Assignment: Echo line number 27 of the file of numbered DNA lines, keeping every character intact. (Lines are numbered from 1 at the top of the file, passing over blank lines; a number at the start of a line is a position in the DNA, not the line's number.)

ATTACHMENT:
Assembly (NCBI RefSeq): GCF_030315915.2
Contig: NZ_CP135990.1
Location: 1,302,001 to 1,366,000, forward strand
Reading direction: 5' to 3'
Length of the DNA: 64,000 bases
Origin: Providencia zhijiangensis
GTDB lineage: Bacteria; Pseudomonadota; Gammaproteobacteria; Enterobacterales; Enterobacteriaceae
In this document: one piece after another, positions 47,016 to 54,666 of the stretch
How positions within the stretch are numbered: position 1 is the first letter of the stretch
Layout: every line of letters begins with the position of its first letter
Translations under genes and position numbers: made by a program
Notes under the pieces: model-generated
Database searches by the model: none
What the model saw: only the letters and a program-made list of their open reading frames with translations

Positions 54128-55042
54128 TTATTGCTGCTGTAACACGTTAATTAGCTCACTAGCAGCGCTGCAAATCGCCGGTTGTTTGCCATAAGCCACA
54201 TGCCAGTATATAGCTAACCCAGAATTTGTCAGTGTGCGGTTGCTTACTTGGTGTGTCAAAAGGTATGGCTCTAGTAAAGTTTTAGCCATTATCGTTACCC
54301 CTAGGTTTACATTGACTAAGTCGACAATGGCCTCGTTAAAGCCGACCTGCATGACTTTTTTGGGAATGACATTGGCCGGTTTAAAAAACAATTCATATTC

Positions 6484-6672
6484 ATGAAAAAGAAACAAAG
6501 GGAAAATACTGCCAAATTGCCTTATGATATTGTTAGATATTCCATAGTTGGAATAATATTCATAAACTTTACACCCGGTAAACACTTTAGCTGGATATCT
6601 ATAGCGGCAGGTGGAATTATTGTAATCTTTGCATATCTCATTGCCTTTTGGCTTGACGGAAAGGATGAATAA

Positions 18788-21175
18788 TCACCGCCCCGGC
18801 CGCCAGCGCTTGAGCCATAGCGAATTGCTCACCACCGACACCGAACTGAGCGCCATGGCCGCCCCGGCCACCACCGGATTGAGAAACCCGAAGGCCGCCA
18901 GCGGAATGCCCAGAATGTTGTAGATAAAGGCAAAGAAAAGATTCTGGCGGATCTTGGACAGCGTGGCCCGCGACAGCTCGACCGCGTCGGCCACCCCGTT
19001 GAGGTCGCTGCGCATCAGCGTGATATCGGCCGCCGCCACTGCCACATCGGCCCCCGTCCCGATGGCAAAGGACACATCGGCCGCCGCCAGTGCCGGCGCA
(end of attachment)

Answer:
19001 GAGGTCGCTGCGCATCAGCGTGATATCGGCCGCCGCCACTGCCACATCGGCCCCCGTCCCGATGGCAAAGGACACATCGGCCGCCGCCAGTGCCGGCGCA